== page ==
Rate For Young Adult Health Care Coverage Improves While Others Decline: Commonwealth Fund

Eighty-four million people―nearly half of all working-age U.S. adults―went without health insurance for a time last year or had out-of-pocket costs that were so high relative to their income they were considered underinsured, according to the Commonwealth Fund 2012 Biennial Health Insurance Survey. The report, Insuring the Future: Current Trends in Health Coverage and the Effects of Implementing the Affordable Care Act, noted that the proportion of young adults ages 19 to 25 who were uninsured during the year fell from 48 percent to 41 between 2010 and 2012, reversing a nearly decade-long trend of rising uninsured rates in that age group. This reversal is likely due to a provision in the Patient Protection and Affordable Care Act (ACA) allowing young adults to stay on their parents’ health insurance until age 26, the Commonwealth Fund noted.

The report found that the percentage of Americans who were uninsured, underinsured, or had gaps in their health coverage grew steadily between 2003 and 2010, with the number of underinsured nearly doubling from 16 million in 2003 to 29 million in 2010. However, between 2010 and 2012, the numbers of underinsured adults leveled off, growing to 30 million. The Commonwealth Fund believes that this is partly a result of slower health care cost growth and lower overall health spending by consumers, combined with declining household incomes. But provisions in the ACA—such as requiring insurers to cover recommended preventive care without any cost to patients—also are beginning to make health care more affordable for many consumers.

“The early provisions of the ACA are helping young adults gain coverage and improving the affordability of health care during difficult economic times for American families,” said Sara Collins, Commonwealth Fund vice president. “It will be critical to continue to monitor the effects of the law as the major provisions go into effect in 2014 and beyond to ensure it achieves its goal of near-universal, comprehensive health insurance.”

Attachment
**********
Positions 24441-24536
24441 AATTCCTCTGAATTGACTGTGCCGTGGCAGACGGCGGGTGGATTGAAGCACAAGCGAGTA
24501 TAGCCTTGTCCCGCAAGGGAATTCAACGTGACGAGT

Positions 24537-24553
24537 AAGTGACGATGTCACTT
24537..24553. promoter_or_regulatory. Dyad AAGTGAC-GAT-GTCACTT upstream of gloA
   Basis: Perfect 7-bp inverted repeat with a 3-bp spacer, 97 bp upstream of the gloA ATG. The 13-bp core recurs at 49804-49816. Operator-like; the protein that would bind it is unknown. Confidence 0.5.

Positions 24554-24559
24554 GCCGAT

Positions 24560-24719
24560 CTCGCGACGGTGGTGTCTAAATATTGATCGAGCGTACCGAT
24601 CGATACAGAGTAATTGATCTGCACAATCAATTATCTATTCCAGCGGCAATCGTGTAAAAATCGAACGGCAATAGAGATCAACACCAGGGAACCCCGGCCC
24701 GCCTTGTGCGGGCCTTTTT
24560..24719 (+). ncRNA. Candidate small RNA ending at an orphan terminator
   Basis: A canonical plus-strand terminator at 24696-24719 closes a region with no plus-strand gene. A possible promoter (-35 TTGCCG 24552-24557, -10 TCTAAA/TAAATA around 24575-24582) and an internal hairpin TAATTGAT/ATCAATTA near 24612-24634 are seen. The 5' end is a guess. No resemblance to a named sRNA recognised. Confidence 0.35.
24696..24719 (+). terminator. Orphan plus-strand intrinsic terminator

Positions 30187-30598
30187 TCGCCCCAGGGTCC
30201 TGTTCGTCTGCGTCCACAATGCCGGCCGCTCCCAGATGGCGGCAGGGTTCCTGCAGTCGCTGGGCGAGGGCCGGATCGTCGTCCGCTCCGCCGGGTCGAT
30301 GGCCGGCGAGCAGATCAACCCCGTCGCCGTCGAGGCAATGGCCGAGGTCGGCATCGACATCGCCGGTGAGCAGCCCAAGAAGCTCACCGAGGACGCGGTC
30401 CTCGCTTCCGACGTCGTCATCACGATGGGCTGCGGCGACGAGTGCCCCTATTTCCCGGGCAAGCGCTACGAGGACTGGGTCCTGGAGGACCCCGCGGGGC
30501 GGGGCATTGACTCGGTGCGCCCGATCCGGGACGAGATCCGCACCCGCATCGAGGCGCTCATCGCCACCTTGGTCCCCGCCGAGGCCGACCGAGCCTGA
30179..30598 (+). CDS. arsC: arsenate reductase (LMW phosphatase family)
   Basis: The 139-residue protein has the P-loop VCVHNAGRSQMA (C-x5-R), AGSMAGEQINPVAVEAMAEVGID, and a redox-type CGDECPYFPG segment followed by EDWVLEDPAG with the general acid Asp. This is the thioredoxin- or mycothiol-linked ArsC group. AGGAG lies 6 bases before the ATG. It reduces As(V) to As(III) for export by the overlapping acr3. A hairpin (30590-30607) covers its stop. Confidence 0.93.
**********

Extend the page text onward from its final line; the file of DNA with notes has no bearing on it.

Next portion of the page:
The survey found the following:

• In 2012, about three-fourths of working-age adults with low incomes (less than $14,856 a year for an individual or $30,657 for a family of four)—an estimated 40 million people—were uninsured or underinsured.

• Fifty-nine percent of adults with moderate incomes (between $14,856 and $27,925 for an individual or between $30,657 and $57,625 for a family of four)—or 21 million people —were uninsured or underinsured.

• Adults who were uninsured were less likely to receive recommended preventive care in 2012. For example, only 48 percent of women who were uninsured during the year received a mammogram within the recommended period, compared to 77 percent of those who were well insured all year.

Impact of the ACA. The ACA is not fully implemented until Jan. 1, 2014, and the bulk of the law’s effects will not be felt until then. The Commonwealth Fund used the survey’s findings to determine how the ACA will impact Americans currently uninsured or underinsured, and found the following:

• Eighty-seven percent of the 55 million people who were uninsured for some time during the year in 2012 have incomes that would make them eligible for subsidized health insurance through the insurance marketplaces or expanded Medicaid under the law, though coverage is limited to those legally present in the U.S.

• Up to eighty-five percent of the 30 million underinsured adults might be eligible for either Medicaid or subsidized health insurance plans with reduced out-of-pocket costs under the law.

The survey contains responses from 4,432 adults ages 19 and older living in the continental U.S. For more information, visit http://www.commonwealthfund.org/Publications/Fund-Reports/2013/Apr/Insuring-the-Future.aspx.

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